AI for Good has been rapidly gaining traction in the tech sector. One positive advancement is the use of AI to track down and reduce human sex trafficking in Southeast Asia, as well as creating equal opportunities for education in developing nations, “The biggest problem kids face in developed economies is that their iPhones are not charged. In places like Uganda, Somalia, and Syrian refugee camps, the problem is that boys can go to school and girls cannot.” said Garg.
Garg also shared how Microsoft’s corporate philosophy is centered on AI for Good. “The time is right, the market is right, there’s capital freeing up in the market. And there are a lot of great startups who understand the landscape and want to make a change – let’s make that happen!”
Shaloo shared “As the power of artificial intelligence has grown, questions about whether it is a force for good or a force for evil, have been a popular topic of discussion”. Aakriti shared how many startups are now pivoting to using AI to positively impact, drive and transform our world.
Lessons for Data Startups Working with Corporate Enterprises
Data is an important aspect of success for any tech organization to achieve success. But the majority of startups don’t have enough resources to gather, process, and execute data on their own.
Jean English shared how it is critical to have data as the number one priority in the company. Both business and IT departments have to come together to prioritize how they focus on data seamlessly across the organization before they can even begin to think about how they are going to use it.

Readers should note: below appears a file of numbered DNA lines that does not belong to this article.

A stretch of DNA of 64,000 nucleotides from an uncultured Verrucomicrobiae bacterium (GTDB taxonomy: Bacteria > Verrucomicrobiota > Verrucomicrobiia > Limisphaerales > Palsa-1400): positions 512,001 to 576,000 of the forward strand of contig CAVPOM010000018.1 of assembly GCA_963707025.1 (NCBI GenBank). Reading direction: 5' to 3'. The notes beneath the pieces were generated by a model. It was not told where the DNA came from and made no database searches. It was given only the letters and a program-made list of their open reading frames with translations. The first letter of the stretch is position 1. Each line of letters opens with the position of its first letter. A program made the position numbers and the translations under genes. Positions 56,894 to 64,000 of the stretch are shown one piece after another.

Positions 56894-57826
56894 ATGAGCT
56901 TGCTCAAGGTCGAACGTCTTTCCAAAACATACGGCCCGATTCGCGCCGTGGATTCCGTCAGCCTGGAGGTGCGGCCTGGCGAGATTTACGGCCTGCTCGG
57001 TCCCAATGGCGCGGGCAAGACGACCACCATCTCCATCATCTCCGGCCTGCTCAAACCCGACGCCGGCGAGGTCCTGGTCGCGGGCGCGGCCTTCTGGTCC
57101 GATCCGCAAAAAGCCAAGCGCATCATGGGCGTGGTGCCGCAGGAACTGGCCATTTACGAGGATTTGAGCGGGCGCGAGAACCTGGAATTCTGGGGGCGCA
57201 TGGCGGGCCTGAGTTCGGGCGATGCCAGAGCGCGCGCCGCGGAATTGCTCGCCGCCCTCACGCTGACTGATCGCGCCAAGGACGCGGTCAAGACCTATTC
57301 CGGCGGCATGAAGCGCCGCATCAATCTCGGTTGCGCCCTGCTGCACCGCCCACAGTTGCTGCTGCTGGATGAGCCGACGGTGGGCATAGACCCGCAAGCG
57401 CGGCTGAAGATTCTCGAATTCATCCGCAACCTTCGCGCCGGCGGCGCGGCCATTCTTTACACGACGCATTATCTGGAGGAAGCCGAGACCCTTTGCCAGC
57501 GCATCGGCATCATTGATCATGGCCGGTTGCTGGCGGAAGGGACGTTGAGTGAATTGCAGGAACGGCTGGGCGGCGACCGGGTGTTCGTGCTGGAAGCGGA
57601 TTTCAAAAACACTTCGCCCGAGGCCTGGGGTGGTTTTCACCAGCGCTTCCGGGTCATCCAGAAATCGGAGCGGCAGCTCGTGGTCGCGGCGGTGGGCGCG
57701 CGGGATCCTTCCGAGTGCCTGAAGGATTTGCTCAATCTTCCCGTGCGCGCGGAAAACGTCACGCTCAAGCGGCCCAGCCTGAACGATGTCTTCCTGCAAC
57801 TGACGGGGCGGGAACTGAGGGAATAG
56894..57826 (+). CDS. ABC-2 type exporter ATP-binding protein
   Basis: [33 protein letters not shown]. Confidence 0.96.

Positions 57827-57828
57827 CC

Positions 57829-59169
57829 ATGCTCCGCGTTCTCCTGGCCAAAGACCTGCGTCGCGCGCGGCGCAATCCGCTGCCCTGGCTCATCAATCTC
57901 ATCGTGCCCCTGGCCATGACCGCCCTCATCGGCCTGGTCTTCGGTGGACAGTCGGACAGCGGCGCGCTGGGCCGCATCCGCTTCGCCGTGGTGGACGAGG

Punit Chiniwalla shared how startups should “choose which game they’re playing,” through either ownership, processing, or productizing the data and adding value to it. He cautioned how startups often fail because they do not have ownership of the data and do not have a scalable product that meets the market need.
Garg’s view was for startups to lean into their strengths and not be intimidated by big corporations. Startups are often more agile, faster, and cheaper, and have an easier time pivoting. Stick to what you are building and do not let outsiders maneuver you unless you feel it is beneficial.
Upcoming trends in AI